Flint Water Crisis: 5 Officials Face Involuntary Manslaughter Charges

Man dies from contaminated water in Flint and now 5 Michigan officials face involuntary manslaughter charges over Flint water contamination

Five Michigan state officials have been charged with involuntary manslaughter in the death of a man who contracted a fatal illness from contaminated water in the city of Flint.

Those facing involuntary manslaughter charges are Michigan Department of Health and Human Services Director Nick Lyon, former Flint Emergency Manager Darnell Earley, and former City of Flint Water Department Manager Howard Croft, as well as Michigan Department of Environmental Quality Drinking Water Chief Liane Shekter Smith and Water Supervisor Stephen Busch. Involuntary manslaughter is punishable by up to 15 years in prison, and/or a $7,500 fine, says the attorney general.

In addition to the involuntary manslaughter charges, Lyon also has been charged for misconduct in office, and Eden Wells, the chief medical executive for the state, was charged with both obstruction of justice and lying to a peace officer.


Robert Skidmore died in December 2015 from Legionnaires’ disease after local water was contaminated and health officials failed to notify the public. According to Michigan Attorney General Bill Schuette, the 85-year-old was one of at least a dozen Flint-area residents who died of Legionnaires’ disease due to the water contamination.

Schuette said the five officials (plus another facing other charges), failed to notify the public or take action after a move to save the bankrupt city money ended up contaminating Flint’s local water supply.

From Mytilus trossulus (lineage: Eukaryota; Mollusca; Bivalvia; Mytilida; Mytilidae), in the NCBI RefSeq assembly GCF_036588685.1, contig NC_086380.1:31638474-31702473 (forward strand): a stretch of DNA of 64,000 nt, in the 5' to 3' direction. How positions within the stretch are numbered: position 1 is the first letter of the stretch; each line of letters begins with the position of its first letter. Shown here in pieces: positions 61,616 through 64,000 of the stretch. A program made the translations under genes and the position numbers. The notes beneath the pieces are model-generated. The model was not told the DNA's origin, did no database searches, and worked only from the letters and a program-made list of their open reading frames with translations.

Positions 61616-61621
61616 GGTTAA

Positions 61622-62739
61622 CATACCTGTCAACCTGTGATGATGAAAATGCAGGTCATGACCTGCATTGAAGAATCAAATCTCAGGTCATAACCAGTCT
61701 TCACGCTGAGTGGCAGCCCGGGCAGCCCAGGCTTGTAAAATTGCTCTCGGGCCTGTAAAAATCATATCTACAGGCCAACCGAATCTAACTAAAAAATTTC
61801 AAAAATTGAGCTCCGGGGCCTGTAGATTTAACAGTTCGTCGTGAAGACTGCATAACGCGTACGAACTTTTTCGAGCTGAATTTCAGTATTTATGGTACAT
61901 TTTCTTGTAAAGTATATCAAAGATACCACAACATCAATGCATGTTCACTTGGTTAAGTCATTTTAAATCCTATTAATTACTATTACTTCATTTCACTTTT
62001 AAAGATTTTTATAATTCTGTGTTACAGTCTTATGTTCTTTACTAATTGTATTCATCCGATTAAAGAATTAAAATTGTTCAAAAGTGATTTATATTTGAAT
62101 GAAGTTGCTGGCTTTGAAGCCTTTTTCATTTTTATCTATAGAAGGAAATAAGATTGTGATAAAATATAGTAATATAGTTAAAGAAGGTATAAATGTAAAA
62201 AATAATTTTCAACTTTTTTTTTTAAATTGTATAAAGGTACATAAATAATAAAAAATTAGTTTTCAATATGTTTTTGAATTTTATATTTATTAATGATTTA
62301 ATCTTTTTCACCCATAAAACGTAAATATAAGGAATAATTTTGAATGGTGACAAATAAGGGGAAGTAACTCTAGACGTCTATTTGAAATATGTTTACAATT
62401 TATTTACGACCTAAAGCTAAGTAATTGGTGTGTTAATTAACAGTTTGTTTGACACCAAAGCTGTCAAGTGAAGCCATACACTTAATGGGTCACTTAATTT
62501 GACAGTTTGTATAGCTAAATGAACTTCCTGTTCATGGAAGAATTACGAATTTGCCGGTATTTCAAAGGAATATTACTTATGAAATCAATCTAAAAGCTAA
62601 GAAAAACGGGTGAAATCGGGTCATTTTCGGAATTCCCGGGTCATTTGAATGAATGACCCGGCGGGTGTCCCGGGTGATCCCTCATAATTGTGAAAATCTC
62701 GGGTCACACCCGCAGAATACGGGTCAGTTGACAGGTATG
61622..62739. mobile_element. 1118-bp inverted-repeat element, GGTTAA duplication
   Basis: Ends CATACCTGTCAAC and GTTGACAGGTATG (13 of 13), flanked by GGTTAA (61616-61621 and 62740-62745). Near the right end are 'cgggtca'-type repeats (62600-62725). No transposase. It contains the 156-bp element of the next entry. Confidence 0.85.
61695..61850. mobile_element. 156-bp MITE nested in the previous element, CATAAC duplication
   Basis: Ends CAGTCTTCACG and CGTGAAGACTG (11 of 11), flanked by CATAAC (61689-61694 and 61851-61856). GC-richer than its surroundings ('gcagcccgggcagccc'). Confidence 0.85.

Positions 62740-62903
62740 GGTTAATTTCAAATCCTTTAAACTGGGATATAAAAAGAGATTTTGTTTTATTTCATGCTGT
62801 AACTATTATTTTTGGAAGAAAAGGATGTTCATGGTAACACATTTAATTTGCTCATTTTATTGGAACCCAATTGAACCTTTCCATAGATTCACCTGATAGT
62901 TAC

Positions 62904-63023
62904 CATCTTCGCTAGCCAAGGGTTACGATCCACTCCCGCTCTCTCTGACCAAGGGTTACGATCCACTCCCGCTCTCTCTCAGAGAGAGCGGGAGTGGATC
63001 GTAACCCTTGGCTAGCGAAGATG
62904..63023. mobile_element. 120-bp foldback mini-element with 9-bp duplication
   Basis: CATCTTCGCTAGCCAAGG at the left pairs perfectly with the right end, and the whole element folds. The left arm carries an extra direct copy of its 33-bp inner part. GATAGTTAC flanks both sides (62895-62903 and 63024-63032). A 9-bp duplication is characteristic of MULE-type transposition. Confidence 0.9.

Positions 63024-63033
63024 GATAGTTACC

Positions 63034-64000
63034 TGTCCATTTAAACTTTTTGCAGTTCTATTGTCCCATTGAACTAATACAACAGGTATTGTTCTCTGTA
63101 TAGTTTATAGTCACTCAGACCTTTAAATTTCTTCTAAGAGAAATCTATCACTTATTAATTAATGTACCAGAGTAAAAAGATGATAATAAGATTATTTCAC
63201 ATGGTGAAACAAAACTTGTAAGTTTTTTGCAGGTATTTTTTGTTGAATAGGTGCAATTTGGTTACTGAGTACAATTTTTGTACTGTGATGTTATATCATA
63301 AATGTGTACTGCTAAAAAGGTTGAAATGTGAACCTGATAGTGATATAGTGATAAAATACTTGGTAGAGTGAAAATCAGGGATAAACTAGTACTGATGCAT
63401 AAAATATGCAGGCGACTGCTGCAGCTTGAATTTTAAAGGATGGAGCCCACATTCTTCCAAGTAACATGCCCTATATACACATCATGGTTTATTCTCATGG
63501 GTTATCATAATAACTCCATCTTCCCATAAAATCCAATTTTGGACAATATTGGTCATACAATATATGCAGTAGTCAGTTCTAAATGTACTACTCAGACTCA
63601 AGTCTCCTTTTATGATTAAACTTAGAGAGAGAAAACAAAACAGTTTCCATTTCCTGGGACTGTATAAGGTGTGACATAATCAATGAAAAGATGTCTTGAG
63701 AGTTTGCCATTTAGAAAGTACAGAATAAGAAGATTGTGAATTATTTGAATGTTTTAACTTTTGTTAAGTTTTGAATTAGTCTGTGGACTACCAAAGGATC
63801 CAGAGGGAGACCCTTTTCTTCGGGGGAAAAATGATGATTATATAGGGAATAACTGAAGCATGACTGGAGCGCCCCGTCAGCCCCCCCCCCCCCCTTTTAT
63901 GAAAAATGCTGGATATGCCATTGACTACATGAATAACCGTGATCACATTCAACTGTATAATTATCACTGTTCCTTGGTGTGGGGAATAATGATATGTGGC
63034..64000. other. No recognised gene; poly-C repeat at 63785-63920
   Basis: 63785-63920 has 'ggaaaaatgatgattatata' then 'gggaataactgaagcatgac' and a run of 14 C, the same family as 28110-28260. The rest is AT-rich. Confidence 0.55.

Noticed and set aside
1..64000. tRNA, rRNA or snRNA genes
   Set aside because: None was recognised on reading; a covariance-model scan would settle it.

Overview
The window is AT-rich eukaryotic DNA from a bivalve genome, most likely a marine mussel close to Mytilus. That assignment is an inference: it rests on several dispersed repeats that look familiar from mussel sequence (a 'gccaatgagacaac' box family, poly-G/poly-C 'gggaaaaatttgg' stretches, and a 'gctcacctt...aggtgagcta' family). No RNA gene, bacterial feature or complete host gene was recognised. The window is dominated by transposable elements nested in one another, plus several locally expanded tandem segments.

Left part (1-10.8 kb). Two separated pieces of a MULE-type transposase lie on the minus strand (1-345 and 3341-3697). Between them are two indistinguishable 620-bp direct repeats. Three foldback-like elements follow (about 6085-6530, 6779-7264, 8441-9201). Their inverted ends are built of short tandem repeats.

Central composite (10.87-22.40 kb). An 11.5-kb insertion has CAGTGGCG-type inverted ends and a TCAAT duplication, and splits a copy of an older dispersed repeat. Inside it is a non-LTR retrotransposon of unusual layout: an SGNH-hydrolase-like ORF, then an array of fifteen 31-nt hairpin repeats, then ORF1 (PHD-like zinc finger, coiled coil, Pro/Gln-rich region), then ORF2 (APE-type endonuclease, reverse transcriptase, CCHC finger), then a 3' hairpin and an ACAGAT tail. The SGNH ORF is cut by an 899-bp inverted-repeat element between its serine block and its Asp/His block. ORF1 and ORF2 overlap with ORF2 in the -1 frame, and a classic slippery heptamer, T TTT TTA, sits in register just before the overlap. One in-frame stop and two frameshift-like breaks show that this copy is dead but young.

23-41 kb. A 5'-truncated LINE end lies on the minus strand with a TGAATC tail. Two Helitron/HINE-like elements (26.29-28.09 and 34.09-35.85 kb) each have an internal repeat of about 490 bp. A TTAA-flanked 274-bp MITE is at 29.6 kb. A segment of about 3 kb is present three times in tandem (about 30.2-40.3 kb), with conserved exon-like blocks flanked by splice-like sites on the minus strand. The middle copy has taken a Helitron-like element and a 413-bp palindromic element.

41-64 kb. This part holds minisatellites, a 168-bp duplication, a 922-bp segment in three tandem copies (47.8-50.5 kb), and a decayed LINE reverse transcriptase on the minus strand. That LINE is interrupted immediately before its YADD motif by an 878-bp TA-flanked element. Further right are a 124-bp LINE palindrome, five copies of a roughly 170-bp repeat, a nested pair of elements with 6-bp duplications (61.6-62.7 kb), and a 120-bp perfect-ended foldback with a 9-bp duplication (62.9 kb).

After researchers discovered that water in Flint was contaminated with dangerous levels of lead, enough to harm children’s developing brains, the crisis became an international story. Lead poisoning is devastating but slow — but the water also carried other contaminants whose effects showed up more quickly, including the bacteria that cause Legionnaires’ disease.


The contaminated water was the result of a decision Flint made in 2014 as a cost-saving measure. The city would stop buying drinking water from Detroit and instead draw water from a new countywide system. But that system wasn’t yet fully built. So in April 2014, the city began using treated water from the Flint River as a stopgap.

It turned out the river water was corrosive, and lead from the city’s pipes began leaching into the drinking water. In parts of Flint, the percentage of children with high levels of lead in their blood doubled after the switch.

The corrosive water also caused other problems. Cases of Legionellosis, a respiratory disease spread by bacteria, spiked in the region, likely spread through city water. The bacteria can cause a mild illness, or it can lead to Legionnaires’ disease — a serious illness akin to severe pneumonia.

The situation in Flint became a national scandal after the water crisis played out in plain sight for months while the state refused to acknowledge it. To many people, what unfolded in Flint was a powerful illustration of how politicians ignore the problems and concerns of poor African Americans — even when the politicians caused the problems in the first place.

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